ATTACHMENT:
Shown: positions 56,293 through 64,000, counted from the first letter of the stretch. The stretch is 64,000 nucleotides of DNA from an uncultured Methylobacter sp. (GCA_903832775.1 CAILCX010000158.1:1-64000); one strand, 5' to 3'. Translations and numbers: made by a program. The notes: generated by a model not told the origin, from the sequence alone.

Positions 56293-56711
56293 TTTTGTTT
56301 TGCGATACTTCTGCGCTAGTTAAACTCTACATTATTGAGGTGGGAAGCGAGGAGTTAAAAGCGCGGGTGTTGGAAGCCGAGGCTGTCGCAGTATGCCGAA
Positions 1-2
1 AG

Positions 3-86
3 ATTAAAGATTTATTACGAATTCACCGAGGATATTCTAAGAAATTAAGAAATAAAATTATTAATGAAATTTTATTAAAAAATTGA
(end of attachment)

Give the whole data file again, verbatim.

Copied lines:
Shown: positions 56,293 through 64,000, counted from the first letter of the stretch. The stretch is 64,000 nucleotides of DNA from an uncultured Methylobacter sp. (GCA_903832775.1 CAILCX010000158.1:1-64000); one strand, 5' to 3'. Translations and numbers: made by a program. The notes: generated by a model not told the origin, from the sequence alone.

Positions 56293-56711
56293 TTTTGTTT
56301 TGCGATACTTCTGCGCTAGTTAAACTCTACATTATTGAGGTGGGAAGCGAGGAGTTAAAAGCGCGGGTGTTGGAAGCCGAGGCTGTCGCAGTATGCCGAA
Positions 1-2
1 AG

Positions 3-86
3 ATTAAAGATTTATTACGAATTCACCGAGGATATTCTAAGAAATTAAGAAATAAAATTATTAATGAAATTTTATTAAAAAATTGA